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Title IX office encourages involvement, education

​​The Title IX Office hosted the Clothesline Project last week, an initiative to bring awareness to sexual and domestic violence. The program allows students to learn about red and white flags in relationships, write to survivors, and hear their stories. Photo by Rebecca Osowski

The White Ribbon Campaign, Clothesline Project, and Take Back the Night are student-initiated campaigns on campus with one mission: spread awareness of sexual and domestic violence.

The Title IX office is behind each of these initiatives, and devotes their work to helping spread awareness and offer support to survivors.

Maryrose Anthes is the director of compliance and Title IX/Section 504 and offers resources on campus for individuals in need of help.

The office is responsible for intervening in Title IX cases as well as training students on campus to be prepared to help in harmful situations.

“I think the hardest thing is making sure that students know about the Title IX office, and know about the different resources that are available both on and off campus,” Anthes said. “I feel like I’m a broken record talking about our different resources like [confidential resource advisors (CRAs)] and health services and counseling, and then every week I meet a student who isn’t aware…”

Anthes said individuals who find themselves in a harmful situation have different options such as speaking with one of the CRAs who are trained to speak with people who are not yet ready to move forward with a formal TItle IX case.

“I think it’s important for them to know that…they’re empowered to make the decision that’s right for them given what happened,” Anthes said.

Additionally, Anthes said Title IX also devotes time to train athletes and Resident Assistants (RA). Each year, these groups of students are trained to recognize dangerous situations and know the resources available to survivors in order to help them get the help they need.

“We do have a lot of focus on how do we make sure that our students are ready to be bystanders, ready to receive disclosures, that everybody knows where to come for support around these issues,” Anthes said.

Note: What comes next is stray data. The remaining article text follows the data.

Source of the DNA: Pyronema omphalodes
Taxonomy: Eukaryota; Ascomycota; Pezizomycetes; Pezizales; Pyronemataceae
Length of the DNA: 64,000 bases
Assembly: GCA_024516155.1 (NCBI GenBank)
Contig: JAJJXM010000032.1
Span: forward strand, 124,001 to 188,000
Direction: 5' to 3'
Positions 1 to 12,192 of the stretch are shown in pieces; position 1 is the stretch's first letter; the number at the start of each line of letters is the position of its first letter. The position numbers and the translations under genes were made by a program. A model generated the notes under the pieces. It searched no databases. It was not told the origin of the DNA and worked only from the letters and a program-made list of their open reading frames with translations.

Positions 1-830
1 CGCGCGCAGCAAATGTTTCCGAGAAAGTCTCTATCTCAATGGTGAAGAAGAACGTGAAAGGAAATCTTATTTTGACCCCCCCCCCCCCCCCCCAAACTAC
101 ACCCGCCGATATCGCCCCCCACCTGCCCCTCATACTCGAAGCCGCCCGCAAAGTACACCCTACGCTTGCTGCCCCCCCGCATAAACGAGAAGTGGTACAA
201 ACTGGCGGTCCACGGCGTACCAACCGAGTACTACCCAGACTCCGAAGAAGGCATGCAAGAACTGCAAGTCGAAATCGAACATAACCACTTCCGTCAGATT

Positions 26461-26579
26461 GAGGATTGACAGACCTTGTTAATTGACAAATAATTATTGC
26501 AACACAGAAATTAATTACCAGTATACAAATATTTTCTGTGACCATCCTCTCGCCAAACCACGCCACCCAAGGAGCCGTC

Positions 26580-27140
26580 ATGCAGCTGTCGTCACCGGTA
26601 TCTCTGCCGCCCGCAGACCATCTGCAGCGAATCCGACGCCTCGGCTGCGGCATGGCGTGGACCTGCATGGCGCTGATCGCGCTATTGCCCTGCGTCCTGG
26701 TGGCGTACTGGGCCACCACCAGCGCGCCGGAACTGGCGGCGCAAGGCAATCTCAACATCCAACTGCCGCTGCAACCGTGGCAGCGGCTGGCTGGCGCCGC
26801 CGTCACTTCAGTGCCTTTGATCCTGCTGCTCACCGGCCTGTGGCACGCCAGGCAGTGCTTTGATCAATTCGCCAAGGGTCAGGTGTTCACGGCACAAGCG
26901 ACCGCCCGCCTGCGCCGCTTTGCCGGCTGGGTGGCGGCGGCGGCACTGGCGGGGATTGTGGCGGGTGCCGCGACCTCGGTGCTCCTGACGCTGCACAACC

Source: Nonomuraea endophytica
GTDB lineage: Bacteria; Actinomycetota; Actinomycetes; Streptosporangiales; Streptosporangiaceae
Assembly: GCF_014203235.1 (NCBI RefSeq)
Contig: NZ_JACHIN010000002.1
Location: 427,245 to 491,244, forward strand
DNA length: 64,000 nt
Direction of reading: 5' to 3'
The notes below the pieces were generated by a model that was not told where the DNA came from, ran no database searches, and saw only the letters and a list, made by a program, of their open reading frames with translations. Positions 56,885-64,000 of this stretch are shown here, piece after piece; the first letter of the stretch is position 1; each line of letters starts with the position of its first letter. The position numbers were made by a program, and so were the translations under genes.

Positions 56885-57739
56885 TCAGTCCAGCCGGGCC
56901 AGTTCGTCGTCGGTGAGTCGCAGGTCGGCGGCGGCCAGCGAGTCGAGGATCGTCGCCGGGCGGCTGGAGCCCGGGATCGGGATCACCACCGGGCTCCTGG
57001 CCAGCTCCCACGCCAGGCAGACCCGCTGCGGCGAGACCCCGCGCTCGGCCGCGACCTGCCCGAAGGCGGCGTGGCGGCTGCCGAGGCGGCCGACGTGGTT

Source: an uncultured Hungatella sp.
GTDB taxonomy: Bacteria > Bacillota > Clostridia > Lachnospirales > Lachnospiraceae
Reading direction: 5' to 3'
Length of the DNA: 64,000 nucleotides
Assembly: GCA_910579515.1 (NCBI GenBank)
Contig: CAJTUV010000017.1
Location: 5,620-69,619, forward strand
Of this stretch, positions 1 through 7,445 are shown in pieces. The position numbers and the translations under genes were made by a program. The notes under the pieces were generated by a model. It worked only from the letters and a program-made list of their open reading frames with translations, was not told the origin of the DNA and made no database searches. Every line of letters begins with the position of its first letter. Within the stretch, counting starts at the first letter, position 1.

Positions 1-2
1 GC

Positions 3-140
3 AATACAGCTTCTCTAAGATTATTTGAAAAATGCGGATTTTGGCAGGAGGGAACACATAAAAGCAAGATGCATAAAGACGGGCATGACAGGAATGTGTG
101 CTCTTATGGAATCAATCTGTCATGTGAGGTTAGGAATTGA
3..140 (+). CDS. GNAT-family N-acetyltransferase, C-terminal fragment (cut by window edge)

Senior and Title IX intern Johanna Snyder said she thinks it’s important for student leaders such as RAs and athletes to get involved in supporting victims as much as possible because of the impact that they have as a large portion of the student population.

“It’s really important for student athletes and RAs to get involved so that other people in our community know that they’re willing to advocate for them if something did occur,” Snyder said.

Anthes also said it is important for students to get involved in showing support for survivors, and that people can do this by attending the events hosted by the Title IX office throughout the year.

Senior and Title IX intern Sophie Lewis said these events are important to creating awareness in the community. Through these events, Lewis said she hopes people become more aware of how common these incidents can be, and how to be supportive to survivors.

“It really is normalized…And the stigma against people coming out with stories like this and it's just like…the whole victim blaming, not believing and stuff. It's just, it's something that I really hope that we, you know, can move forward in as a society as a whole,” Lewis said. “I want people to know that this is like, this is a big thing and it's not just something to be swept under the rug. It doesn't just happen to one person on campus. Like it, it is a big thing, more than I think people know.”

For students who are looking to get more involved, Anthes said she is also seeking student interns with an interest in helping survivors.

“It would be great to have people with different interests coming into the internships because everybody brings their talents to the table and we work together to really get the message out there,” Anthes said.

Snyder said being a Title IX intern has taught her a lot, and she encourages other students looking to get involved to consider the internship.

“I would totally recommend this internship to anyone who wants to get involved in any type of awareness or just is looking to get involved in campus a little bit more, even if they’re just volunteering at the events to see if this is an internship they could possibly be interested in,” Snyder said.


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